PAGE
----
Massive changes are hard to do and aren’t that much fun is most instances. Whether it’s cutting out that 3 bar a day chocolate habit, deciding to run a 10k on the back of 12 years of sitting behind a desk training, or getting back into your jeans from 10 years ago. Big changes mean drastic alterations to your lifestyle and time that might not work for you cause you to fail and put you off in the future. Think of how many New Year’s resolutions you’ve broken over the years and the money you’ve wasted on that gym membership or trainers you didn’t use (or used for a month).
Small changes, however, are a little easier to fit into everyday life and will accumulate. Also, small successes will give you a feeling of achievement and maybe push you on to greater things.
Walk a bit more
The classic way to getting a bit healthier. Leave for work a little bit earlier and get on and/or off the bus at one stop before you normally do. Over time this could be two or three stops. Don’t take the bus? Walk up the escalator/steps at the tube station; park the car in a spot the furthest from the entrance to work. Soon you’ll be like Forrest Gump.
Leave the desk and do something
Get out of your seat every hour or so and do a lap of the office. Walk over and talk to a colleague instead of shooting them that two line email. Take 10 mins at lunch to get out and do a brisk walk (and get the benefit of some much needed vitamin D). Take a resistance band into work and do some shoulder mobility, to combat that desk posture. Hell, get down and give me ten push ups. Once every 8 hours times ten is eighty. People might laugh at first but, hey, you’ll soon be stronger than them.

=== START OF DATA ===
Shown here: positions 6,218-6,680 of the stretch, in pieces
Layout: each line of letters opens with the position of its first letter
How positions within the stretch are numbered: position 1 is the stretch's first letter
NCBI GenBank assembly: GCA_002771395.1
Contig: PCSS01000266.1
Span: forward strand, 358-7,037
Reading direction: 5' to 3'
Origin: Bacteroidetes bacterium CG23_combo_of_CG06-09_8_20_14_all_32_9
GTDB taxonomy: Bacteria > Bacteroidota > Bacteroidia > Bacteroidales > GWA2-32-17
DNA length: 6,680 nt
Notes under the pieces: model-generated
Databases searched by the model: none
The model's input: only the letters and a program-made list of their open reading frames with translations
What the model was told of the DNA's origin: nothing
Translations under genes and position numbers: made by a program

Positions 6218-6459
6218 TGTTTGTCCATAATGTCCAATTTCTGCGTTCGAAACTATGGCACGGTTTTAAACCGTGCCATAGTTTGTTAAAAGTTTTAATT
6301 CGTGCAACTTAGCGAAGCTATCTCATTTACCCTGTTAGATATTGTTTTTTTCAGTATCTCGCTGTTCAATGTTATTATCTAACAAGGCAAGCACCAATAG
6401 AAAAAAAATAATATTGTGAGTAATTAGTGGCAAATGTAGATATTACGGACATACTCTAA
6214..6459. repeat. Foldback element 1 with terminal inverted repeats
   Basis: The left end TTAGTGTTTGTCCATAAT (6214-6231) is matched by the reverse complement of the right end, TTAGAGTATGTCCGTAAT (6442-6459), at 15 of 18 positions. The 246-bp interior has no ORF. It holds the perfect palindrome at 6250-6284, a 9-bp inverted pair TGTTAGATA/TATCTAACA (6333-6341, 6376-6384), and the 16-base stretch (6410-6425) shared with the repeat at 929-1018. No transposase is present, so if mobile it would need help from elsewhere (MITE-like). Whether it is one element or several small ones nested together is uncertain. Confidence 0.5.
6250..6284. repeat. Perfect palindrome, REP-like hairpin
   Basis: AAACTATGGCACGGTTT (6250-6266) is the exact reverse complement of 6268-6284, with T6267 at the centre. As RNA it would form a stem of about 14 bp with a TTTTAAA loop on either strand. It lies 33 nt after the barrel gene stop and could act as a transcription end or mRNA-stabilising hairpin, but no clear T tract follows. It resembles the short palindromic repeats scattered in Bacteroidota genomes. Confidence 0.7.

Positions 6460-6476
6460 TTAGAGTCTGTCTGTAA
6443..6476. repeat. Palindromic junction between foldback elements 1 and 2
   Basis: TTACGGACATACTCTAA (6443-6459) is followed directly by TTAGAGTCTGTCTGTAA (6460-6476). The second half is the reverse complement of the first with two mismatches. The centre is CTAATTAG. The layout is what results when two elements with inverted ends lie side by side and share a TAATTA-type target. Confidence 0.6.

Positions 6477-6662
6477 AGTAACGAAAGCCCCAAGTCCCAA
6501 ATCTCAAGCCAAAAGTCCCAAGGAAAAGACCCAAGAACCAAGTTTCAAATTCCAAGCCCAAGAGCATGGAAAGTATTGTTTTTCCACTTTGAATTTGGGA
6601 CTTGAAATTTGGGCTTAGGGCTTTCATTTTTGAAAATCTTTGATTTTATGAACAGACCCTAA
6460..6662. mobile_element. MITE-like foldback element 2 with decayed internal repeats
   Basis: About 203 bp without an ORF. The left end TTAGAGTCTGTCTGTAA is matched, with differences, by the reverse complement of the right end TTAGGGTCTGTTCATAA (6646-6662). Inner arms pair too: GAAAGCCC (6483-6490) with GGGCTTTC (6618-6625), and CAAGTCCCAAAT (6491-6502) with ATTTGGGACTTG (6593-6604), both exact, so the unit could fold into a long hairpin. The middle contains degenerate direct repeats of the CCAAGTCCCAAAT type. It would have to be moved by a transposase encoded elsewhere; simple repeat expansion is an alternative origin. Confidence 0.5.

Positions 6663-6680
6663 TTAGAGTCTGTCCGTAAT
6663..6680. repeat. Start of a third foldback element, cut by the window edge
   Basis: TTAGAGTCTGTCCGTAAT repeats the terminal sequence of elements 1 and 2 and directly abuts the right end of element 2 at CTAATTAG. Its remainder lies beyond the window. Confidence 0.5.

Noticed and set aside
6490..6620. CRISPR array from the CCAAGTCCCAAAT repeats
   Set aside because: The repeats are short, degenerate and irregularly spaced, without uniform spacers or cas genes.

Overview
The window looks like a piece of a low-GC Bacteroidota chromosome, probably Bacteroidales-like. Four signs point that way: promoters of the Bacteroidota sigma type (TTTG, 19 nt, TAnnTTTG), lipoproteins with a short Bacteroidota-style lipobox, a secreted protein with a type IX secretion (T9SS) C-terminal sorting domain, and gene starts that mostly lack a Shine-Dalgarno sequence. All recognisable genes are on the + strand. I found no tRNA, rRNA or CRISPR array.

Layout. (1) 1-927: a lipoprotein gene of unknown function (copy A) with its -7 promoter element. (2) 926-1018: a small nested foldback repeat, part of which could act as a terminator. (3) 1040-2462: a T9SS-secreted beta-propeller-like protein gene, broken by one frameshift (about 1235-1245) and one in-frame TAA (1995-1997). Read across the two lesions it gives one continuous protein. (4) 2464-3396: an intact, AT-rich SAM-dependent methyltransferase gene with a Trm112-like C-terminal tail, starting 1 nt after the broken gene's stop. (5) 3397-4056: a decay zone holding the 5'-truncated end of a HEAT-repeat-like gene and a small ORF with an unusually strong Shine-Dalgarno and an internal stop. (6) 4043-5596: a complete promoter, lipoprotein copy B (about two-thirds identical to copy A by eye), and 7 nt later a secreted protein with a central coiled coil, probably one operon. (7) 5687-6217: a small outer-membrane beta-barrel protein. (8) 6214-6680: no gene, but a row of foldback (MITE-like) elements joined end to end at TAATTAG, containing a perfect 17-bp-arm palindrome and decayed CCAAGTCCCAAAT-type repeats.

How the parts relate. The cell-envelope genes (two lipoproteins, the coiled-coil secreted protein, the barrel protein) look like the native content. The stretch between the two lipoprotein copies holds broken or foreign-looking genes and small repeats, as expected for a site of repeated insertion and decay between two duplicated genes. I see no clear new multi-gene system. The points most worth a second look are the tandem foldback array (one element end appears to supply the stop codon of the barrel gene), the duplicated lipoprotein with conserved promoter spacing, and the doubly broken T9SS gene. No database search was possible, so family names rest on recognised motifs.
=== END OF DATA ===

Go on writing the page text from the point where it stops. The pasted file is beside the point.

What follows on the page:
Switch the snacks
That pastry or chocolate bar you have with your 11 o’clock coffee; swap it for one or two pieces of fruit or a handful of nuts, or a combination of both. You’ll not get as much of a sugar crash and be giving yourself some vitamins, minerals and healthy fats. It might help with your lunch time food choice and lessen the amount you eat.
Hydration, hydration, hydration
Drink more. Water helps the body and brain function, and is needed to absorb some vitamins. Take a bottle with you and sip throughout the day. Connect this with getting out of your chair every hour by drinking 100-200 ml.
Put the device down
Sleep is important for the body to recover and the brain the process information from the day. Not enough can lead to problems in concentration, upset blood sugar regulation leading to overeating, and negatively affect your moods, amongst other things. Stop the Instabangin’ an hour or so before bed. The blue light mimics the effect of the sun and causes problems in the production of melatonin, which makes you sleepy, disrupting your body clock. Pick up a book, have a bath, listen to a podcast, do something relaxing. You can tweet about it in the morning.
By Rich Hudson
Rich is a Level 4 Strength and Conditioning Coach who has been in the fitness industry for 7 years. He runs his own business, New Heights Fitness, which is based at the Castle Climbing Centre, primarily trains climbers.